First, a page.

Seven books that will make you smarter

The cover of a non-fiction book is like the hood of a car: when you open it you’ll find phrases like cylinders and pistons folded and curled up, an engine ready to propel us to answers to daunting questions. How did life begin? What is art for? What happens in our cells? How do our nation’s values ​​hold up in a time of accelerating change? The best non-fiction book can do more than just collect information. It takes the reader through strange landscapes and offers a deeper understanding of how the world moves and what moves it.

The following seven non-fiction books are not textbooks; they are accessible to laypeople, provide an overview of important topics and can serve as a starting point for further research. They examine what our society values ​​and what it is built upon, propelling us towards the monumental, the sublime, the primordial human.


WW Norton and Company

Transformers: The deep chemistry of life and deathby Nick Lane

Lane, an evolutionary biochemist, is uniquely qualified to study how we define life. In an earlier book The question of life, he put forward a provocative hypothesis as to how cells arose from the crush of atoms. He proposed that bacteria and archaea, two of the three types of organisms that exist on our planet, tumbled through ancient oceans for almost 2 billion years until a single archaeon swallowed a bacterium and became the mother of all multicellular offspring – including us – showed up. With transformerhe continues his tireless research into the genesis of biology. Lane focuses on millions of years of evolution and the twists and turns of the planet – the great oxidation event, the Cambrian explosion – and introduces visionary scientists. He beautifully expounds the sheer improbability of our biosphere, explains why life is exceedingly rare in our universe, and views death as a process, not just an immediate end.


The cover by David Smith
Farrar, Straus and Giroux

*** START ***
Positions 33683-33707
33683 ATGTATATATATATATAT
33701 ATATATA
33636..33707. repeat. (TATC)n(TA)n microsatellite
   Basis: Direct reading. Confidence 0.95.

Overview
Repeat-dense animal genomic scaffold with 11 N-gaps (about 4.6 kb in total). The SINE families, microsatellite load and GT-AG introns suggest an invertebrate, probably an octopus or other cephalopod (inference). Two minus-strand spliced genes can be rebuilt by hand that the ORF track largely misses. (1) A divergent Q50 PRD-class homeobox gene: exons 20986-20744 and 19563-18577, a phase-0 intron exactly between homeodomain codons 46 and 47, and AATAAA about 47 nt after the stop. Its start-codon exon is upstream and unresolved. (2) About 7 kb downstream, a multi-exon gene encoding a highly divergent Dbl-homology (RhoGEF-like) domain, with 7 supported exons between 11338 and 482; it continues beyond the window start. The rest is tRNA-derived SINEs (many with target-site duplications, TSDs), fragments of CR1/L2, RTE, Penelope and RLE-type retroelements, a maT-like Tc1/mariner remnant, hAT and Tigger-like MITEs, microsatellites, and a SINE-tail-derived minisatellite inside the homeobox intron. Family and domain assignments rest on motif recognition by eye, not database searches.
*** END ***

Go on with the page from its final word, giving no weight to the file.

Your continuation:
David Smith: The Art and Life of a Transformative Sculptorby Michael Brenson

Throughout his career, American sculptor David Smith was immensely versatile: although his work was rooted in post-war abstract expressionism, he remained committed to industrial materials, reflecting his training in a Studebaker factory during his youth. Smith’s aesthetic, which defied European conventions, owed something to that of Pablo Picasso (like the Cubists before him, Smith viewed his pieces as distant from, even opposed to, the real world), and he defiantly claimed abstraction as such the American artificial language. Brenson’s rich, authoritative biography evokes not only the man and his myth, but also the fractures of modernity and the tensions between abstraction and representation against a backdrop of global change. Smith’s pervasive influence shaped artists as diverse as Louise Bourgeois, Frank Stella, and Richard Hunt. “Smith’s seminal works of 1951–1952 emerged not so much from the 1930s and 1940s as bursting into the second half of the century,” writes Brenson, “and projected a very different speed and flow, in their inventiveness… contributed to the revolt against ‘the fixed form, the unchanging and the self-contained’.” For Smith, the sculpture was a declaration of independence.